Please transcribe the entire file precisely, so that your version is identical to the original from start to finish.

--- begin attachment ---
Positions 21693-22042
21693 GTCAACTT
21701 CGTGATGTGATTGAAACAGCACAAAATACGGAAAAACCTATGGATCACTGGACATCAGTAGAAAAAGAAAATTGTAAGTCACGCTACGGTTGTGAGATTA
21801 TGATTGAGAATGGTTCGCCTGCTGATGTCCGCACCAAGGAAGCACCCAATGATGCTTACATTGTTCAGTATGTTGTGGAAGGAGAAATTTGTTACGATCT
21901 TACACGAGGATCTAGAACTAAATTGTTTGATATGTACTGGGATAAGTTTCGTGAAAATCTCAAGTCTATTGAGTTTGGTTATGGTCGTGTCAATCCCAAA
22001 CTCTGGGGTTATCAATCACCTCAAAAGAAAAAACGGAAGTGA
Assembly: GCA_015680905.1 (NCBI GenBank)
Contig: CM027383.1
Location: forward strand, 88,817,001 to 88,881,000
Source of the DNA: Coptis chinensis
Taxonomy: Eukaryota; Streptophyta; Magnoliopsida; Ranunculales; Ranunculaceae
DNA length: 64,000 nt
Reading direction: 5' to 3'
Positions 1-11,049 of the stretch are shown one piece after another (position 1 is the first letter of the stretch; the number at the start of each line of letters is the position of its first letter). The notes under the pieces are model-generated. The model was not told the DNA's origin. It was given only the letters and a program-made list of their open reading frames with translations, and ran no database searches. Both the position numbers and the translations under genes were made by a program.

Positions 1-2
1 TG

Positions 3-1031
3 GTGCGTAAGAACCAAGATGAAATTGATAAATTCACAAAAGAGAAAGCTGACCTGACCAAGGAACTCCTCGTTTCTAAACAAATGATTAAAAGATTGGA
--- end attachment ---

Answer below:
Positions 21693-22042
21693 GTCAACTT
21701 CGTGATGTGATTGAAACAGCACAAAATACGGAAAAACCTATGGATCACTGGACATCAGTAGAAAAAGAAAATTGTAAGTCACGCTACGGTTGTGAGATTA
21801 TGATTGAGAATGGTTCGCCTGCTGATGTCCGCACCAAGGAAGCACCCAATGATGCTTACATTGTTCAGTATGTTGTGGAAGGAGAAATTTGTTACGATCT
21901 TACACGAGGATCTAGAACTAAATTGTTTGATATGTACTGGGATAAGTTTCGTGAAAATCTCAAGTCTATTGAGTTTGGTTATGGTCGTGTCAATCCCAAA
22001 CTCTGGGGTTATCAATCACCTCAAAAGAAAAAACGGAAGTGA
Assembly: GCA_015680905.1 (NCBI GenBank)
Contig: CM027383.1
Location: forward strand, 88,817,001 to 88,881,000
Source of the DNA: Coptis chinensis
Taxonomy: Eukaryota; Streptophyta; Magnoliopsida; Ranunculales; Ranunculaceae
DNA length: 64,000 nt
Reading direction: 5' to 3'
Positions 1-11,049 of the stretch are shown one piece after another (position 1 is the first letter of the stretch; the number at the start of each line of letters is the position of its first letter). The notes under the pieces are model-generated. The model was not told the DNA's origin. It was given only the letters and a program-made list of their open reading frames with translations, and ran no database searches. Both the position numbers and the translations under genes were made by a program.

Positions 1-2
1 TG

Positions 3-1031
3 GTGCGTAAGAACCAAGATGAAATTGATAAATTCACAAAAGAGAAAGCTGACCTGACCAAGGAACTCCTCGTTTCTAAACAAATGATTAAAAGATTGGA